Protein-Bound Polysaccharides fromFungus Disrupt the Crosstalk Between Breast Cancer Cells and Macrophages through Inhibition of Angiogenic Cytokines Production and Shifting Tumour-Associated Macrophages from the M2 to M1 Subtype.
Cell Physiol Biochem. 2020 Jun 20 ;54(4):615-628. PMID: 32559360
BACKGROUND/AIMS: The tumour microenvironment is rich in multiple cells that influence cancer development. Among them, macrophages are the most abundant immune cells, which secrete factors involved in carcinogenesis. Since protein-bound polysaccharides (PBP) from thefungus are believed to inhibit the growth of cancers, in the present study, we investigated whether these PBP influence crosstalk between triple-negative 4T1 breast cancer cells and RAW 264.7 macrophages.
METHODS: 4T1 cells were cultured in conditioned media (CM) collected after: stimulation of the macrophages with PBP (CM-PBP) or incubation of non-treated macrophages (CM-NT). A co-cultured model of both cell lines was also employed to investigate the crosstalk between the cells. Cell viability was measured using the MTT assay. The levels of cytokines and chemokines were determined by ELISA methods. Commercial assay kits were used to assess the activity of both arginase 1 and inducible nitric oxide synthase (iNOS) and the level of cell migration.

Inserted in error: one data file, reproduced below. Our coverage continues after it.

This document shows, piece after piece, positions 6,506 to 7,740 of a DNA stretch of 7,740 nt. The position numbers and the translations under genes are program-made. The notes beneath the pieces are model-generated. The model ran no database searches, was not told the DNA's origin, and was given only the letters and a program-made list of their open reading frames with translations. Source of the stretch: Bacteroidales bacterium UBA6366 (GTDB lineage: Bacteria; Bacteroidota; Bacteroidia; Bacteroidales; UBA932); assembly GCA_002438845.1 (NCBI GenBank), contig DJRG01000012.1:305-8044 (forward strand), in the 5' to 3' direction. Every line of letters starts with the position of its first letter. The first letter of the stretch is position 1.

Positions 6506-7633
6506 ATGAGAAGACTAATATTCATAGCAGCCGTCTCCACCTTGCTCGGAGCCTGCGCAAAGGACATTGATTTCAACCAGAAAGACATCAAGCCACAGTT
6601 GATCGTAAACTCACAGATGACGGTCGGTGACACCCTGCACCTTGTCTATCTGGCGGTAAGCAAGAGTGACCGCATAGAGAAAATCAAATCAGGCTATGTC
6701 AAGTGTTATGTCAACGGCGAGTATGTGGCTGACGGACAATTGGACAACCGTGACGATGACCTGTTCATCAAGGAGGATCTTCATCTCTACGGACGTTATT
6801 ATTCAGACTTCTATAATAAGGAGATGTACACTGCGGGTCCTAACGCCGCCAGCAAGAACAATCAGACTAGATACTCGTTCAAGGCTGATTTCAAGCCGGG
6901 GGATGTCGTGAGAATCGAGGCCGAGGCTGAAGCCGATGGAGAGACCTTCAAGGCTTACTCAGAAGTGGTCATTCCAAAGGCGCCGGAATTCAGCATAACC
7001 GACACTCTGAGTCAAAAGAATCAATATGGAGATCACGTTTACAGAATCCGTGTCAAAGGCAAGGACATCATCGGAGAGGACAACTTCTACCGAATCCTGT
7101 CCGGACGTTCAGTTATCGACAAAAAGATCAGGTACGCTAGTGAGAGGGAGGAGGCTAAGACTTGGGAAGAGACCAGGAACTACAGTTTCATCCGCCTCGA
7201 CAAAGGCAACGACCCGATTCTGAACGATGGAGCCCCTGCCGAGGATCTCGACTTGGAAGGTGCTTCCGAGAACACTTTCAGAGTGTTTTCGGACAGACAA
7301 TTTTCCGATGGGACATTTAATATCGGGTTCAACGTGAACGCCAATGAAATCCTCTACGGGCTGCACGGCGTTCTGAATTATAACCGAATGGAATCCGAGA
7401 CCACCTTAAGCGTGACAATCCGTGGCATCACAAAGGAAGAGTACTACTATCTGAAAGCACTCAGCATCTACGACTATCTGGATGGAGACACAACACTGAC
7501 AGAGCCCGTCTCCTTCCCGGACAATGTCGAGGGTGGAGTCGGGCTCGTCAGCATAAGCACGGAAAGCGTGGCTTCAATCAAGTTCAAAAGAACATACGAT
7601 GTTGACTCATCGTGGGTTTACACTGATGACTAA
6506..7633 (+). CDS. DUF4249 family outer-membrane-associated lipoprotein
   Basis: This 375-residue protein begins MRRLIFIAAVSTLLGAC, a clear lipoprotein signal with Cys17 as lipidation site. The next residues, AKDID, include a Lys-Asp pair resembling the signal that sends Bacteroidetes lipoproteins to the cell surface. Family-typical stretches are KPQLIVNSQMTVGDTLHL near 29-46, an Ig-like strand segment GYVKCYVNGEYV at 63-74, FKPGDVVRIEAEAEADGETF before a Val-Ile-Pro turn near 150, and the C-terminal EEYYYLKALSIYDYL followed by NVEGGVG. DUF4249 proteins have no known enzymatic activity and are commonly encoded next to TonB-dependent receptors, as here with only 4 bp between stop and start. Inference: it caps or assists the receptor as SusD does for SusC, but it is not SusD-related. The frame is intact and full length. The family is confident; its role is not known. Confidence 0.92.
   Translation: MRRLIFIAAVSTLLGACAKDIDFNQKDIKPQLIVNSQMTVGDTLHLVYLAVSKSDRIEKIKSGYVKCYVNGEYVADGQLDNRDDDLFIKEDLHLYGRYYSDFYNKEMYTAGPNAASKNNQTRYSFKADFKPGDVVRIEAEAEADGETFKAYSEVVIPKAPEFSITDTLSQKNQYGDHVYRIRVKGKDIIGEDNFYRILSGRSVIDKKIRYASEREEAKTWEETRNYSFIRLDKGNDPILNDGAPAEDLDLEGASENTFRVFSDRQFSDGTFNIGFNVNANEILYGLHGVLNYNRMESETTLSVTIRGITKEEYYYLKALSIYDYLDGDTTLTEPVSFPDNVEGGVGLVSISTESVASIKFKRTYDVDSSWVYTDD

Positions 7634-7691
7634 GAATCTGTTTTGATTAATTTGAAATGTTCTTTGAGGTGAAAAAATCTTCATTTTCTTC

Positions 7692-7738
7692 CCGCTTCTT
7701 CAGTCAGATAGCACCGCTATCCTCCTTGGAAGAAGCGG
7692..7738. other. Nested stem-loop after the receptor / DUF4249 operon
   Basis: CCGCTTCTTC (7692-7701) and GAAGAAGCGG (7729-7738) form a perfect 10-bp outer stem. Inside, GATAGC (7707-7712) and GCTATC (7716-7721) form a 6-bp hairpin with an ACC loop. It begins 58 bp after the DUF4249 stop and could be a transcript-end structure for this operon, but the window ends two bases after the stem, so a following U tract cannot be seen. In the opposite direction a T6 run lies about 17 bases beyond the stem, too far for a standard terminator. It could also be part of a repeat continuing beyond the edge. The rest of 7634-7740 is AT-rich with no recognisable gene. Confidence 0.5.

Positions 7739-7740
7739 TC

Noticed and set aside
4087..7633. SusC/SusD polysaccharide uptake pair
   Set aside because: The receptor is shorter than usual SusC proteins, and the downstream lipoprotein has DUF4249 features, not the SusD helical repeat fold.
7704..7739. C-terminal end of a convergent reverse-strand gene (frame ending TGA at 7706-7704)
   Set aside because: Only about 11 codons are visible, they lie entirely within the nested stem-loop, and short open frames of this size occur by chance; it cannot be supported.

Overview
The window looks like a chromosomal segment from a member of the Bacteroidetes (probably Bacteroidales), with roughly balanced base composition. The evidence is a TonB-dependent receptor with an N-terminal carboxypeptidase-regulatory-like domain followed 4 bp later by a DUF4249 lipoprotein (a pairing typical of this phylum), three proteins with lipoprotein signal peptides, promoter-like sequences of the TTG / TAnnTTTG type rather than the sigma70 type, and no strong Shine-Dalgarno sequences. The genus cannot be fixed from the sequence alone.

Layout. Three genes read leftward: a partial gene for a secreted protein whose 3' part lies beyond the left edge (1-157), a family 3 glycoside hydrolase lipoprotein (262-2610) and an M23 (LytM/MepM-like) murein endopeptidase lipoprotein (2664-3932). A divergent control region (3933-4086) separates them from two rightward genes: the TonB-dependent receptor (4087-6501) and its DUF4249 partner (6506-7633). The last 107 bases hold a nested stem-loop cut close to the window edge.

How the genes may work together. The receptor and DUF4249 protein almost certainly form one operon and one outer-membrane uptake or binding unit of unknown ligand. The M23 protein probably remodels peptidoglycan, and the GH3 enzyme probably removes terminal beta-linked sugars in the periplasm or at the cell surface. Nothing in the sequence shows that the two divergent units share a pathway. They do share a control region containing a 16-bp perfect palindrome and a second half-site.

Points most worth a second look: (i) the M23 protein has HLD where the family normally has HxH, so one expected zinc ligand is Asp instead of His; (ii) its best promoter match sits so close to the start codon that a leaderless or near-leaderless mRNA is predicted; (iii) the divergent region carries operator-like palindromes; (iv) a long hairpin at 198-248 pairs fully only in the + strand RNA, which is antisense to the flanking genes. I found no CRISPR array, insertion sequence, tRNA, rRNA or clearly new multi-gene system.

RESULTS: The results revealed that CM-NT promotes proliferation and migration of 4T1 cells, and increases the secretion of pro-angiogenic factors (VEGF, MCP-1) by cancer cells. In contrast, CM-PBP inhibits 4T1 cell growth and migration, decreases the secretion of pro-angiogenic factors (VEGF, MCP-1) and upregulates the production of pro-inflammatory mediators (IL-6, TNF-α) with certain anti-tumoral properties Moreover, PBP-treated CM significantly decreases the level of M2 macrophage markers (arginase 1 activity, IL-10 and TGF-β concentrations), but upregulates iNOS activity and IL-6 and TNF-α production, which are M1 cell markers.
CONCLUSION: The results suggest that PBP suppress the favourable tumour microenvironment by inhibiting the crosstalk between 4T1 cells and macrophages through the regulation of production of angiogenic and inflammatory mediators, and modulating the M1/M2 macrophage subtype.